Let’s pretend for a moment that you’re a teacher.

On January 6th, as the kids begin their first day back from break, you give them their first assignment.  “Let’s all write an essay on what we did over break.”  Pencils clutched awkwardly in fifth grade fists and the scratching begins.  Except for one boy sitting sullenly in his chair.

“Reymundo, please stay on task and start your essay,” you say.


“Reymundo, everyone else has started their assignment.  If you don’t start writing you’ll be moved to position two.”


What is your reaction to this?  Poor teacher. You’re just doing your job.  Kids these days.  No respect.   Bad apple.  So violent.  What a bully.  Sure is awful that you have to teach under these conditions with all these unruly kids.  And you should probably stop working there.  It’s too dangerous.  These kids just don’t value life.  You can’t change em.  Get out while you can.

But wait.

There’s more to this story.

That impertinent child who seems like he’s about to snap?  He spent the entire ‘vacation’ either hiding under his bed, praying that everyone would forget that he existed or getting beaten mercilessly by his mom and step-dad.  Now do you see why he didn’t want to write about his winter break?  His story was not one of sled-riding and gifts from Santa, but fear and tears and pain.  He isn’t developmentally ready to recognize the fact that what happens to him at home is not his fault.  That this is an injustice and that someone could help him.  All he can do is react.  And he reacts in the ways that are most familiar.

Threats.  Violence.

Can we all just agree that no child is born violent?  Cruel? Dangerous?  That these are learned behaviors, and that no child enjoys this learning process?  Can you see that when a child in your class or in your neighborhood or in your after school program does something like this that this is evidence of something greater?  That this most likely has very little to do with you and a whole lot to do with the turmoil and uncertainty that they live in every single moment of every single day?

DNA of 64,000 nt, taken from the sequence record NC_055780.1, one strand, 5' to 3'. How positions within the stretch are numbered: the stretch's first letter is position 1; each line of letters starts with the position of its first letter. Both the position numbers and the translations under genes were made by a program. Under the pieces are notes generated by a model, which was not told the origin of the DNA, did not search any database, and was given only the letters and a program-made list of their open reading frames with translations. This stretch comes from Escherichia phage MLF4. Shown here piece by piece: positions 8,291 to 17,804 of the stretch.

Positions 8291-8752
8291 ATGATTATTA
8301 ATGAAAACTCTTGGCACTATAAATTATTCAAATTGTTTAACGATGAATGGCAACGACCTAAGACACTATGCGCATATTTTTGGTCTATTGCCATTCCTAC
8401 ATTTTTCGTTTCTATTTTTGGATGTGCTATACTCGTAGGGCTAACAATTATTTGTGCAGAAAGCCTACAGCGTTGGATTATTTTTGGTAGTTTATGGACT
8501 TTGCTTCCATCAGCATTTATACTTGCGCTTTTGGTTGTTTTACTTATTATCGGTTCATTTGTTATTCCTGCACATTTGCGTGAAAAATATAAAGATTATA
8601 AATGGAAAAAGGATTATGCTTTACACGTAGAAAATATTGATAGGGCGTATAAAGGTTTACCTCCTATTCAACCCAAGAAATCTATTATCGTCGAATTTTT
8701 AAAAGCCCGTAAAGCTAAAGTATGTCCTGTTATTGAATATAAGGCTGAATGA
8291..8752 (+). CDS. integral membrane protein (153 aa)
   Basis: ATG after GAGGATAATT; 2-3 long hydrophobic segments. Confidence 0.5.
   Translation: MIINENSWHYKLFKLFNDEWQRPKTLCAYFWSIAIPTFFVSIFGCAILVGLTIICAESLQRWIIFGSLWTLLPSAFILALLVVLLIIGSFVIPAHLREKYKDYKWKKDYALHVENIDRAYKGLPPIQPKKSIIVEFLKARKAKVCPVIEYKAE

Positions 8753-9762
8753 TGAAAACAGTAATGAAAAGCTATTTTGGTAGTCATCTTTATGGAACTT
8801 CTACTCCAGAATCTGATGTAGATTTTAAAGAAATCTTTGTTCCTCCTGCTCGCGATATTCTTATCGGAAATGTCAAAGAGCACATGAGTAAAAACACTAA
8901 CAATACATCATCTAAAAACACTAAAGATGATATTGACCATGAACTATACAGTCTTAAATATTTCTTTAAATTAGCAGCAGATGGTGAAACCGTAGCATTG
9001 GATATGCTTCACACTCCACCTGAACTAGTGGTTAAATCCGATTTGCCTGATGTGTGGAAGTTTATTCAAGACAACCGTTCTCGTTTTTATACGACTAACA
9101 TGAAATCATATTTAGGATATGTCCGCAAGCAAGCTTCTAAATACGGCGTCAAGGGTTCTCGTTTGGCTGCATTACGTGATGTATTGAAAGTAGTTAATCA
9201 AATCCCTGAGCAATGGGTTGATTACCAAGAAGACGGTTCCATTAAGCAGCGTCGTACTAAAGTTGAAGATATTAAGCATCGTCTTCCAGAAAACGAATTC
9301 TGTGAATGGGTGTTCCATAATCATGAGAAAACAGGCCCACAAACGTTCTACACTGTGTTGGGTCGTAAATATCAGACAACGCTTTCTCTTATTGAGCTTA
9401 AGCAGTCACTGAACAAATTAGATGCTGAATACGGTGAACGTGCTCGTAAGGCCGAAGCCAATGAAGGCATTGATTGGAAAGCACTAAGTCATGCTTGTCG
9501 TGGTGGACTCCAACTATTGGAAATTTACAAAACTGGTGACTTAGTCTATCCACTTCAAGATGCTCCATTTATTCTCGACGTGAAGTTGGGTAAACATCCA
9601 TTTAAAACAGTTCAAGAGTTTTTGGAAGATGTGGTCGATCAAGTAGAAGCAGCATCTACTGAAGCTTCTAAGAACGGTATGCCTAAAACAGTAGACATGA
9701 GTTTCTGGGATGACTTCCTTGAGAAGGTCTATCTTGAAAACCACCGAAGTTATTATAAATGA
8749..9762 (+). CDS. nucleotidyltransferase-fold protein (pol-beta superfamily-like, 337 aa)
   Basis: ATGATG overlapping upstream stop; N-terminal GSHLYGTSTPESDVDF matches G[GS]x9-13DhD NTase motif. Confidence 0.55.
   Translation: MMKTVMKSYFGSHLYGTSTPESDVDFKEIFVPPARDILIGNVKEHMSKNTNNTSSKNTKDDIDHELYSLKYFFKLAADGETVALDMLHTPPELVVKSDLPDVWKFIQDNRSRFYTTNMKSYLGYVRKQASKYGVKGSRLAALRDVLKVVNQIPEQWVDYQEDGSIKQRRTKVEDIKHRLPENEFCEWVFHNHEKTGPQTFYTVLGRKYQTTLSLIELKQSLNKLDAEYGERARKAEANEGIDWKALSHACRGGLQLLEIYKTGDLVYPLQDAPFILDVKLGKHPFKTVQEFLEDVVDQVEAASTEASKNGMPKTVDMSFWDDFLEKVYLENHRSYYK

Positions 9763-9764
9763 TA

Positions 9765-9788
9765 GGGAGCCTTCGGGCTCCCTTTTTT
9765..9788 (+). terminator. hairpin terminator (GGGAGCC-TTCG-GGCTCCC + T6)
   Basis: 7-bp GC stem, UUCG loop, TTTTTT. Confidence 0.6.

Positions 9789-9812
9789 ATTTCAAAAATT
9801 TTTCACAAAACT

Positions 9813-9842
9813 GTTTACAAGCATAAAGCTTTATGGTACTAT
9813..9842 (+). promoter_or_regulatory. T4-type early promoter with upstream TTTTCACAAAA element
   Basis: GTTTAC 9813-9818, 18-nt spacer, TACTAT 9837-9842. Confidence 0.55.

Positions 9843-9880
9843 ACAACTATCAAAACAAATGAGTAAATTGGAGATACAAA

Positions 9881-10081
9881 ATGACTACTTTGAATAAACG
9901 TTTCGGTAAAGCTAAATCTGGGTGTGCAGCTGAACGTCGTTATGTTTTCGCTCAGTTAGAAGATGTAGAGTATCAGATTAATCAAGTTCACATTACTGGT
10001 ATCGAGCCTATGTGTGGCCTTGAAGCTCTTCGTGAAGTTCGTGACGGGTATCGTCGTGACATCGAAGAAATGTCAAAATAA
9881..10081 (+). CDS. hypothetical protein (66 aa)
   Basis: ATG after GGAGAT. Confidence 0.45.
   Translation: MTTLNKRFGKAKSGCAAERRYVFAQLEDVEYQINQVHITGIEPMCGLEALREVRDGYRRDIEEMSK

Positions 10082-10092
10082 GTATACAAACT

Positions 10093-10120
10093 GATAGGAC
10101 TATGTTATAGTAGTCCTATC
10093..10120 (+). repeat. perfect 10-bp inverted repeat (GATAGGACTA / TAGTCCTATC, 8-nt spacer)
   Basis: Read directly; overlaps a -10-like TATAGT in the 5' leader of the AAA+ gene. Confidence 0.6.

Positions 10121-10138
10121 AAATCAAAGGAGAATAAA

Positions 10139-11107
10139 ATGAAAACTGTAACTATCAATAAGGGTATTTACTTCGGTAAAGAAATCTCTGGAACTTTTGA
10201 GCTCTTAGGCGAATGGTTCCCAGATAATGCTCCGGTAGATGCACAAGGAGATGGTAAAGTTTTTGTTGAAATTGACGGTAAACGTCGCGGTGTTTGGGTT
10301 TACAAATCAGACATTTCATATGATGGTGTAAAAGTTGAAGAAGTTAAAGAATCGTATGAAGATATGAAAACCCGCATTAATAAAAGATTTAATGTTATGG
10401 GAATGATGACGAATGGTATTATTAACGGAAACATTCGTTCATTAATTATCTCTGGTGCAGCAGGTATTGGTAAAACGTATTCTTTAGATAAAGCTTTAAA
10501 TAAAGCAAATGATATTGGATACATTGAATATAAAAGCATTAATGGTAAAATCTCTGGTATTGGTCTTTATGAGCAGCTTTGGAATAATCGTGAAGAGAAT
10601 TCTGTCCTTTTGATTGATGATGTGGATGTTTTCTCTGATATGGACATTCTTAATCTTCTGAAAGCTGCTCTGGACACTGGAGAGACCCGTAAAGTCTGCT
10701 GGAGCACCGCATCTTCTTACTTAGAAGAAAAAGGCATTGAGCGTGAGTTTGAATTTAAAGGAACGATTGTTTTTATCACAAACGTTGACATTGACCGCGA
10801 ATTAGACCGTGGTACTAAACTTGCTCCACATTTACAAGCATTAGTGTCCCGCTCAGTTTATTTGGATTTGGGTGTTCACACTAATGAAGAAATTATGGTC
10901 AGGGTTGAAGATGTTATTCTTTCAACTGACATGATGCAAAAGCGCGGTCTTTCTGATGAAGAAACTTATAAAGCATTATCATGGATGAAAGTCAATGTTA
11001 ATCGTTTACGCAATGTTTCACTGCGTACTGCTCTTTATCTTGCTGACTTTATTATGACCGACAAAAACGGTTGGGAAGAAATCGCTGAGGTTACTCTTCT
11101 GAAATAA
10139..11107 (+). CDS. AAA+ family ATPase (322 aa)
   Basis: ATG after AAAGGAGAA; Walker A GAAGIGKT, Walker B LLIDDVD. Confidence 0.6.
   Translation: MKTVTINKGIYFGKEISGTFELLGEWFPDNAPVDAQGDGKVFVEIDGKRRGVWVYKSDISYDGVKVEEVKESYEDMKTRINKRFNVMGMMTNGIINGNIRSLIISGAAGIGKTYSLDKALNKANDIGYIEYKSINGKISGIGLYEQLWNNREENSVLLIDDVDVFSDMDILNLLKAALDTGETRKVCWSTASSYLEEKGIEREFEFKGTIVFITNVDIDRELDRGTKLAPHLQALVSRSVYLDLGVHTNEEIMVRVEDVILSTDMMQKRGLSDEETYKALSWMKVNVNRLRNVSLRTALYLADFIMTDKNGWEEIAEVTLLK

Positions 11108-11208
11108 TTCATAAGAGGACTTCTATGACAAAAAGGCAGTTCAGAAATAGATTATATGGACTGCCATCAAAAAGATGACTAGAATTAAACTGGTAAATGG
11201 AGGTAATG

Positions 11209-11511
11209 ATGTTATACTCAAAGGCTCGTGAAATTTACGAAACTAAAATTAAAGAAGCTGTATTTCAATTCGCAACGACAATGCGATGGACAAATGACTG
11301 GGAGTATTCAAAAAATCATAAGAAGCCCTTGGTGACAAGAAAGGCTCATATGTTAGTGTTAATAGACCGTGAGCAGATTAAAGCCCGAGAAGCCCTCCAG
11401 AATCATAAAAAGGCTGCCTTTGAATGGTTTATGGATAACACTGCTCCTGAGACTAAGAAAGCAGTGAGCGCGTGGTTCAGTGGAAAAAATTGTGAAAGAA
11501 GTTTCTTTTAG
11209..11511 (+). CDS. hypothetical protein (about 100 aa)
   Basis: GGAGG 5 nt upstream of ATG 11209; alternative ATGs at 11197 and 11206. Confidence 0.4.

When a child speaks to you like this, you have two options.

#1  Jump on the bandwagon with all the others who treat him with disdain and prove to him, once again, that he is worth nothing.  That he is unlovable.  That there is something intrinsically wrong with him.  Sit with your coworkers and talk about ‘those kids’ and write them off as evidence of everything that is wrong in this world.

#2  See this as in invitation.  After he serves his detention (he just threatened your life, come on, there are consequences for stuff like that) start spending just a little more time with him.  Pull a seat closer as he’s working on his math.  Complement his shoes.  Ask him to play a game of Uno.  Chat with him about cartoons (because kids who threaten teachers’ lives also watch cartoons…because they.are.kids.)  Find out what he likes and ask about it regularly.  If you are patient and kind the layers WILL come off.  All that scowling and attitude thrown your way?  That’s protection.  That’s evidence of fear and discomfort.  And when you become a safe place, all of this posturing will fall away.

Instead of being the teacher that is threatened after giving an innocent enough assignment, you will become the adult, maybe the only one in this child’s life, with whom he can share the reality of his life.

I beg of you, the next time a child (or adult for that matter) has an extreme response to something that seems trivial to you, look a little deeper.  Chances are very, very good that there is so much more hidden under the surface.

And I double beg you to beat down the fear or anger rising inside you and choose response #2.

That first time you get an honest to goodness smile from him instead of his customary scowl…your heart will sing.

(** The story at the beginning of this post is paraphrased from My Bloody Life by Reymundo Sanchez.  Go buy it.  It’s tough to stomach, but oh so good.)

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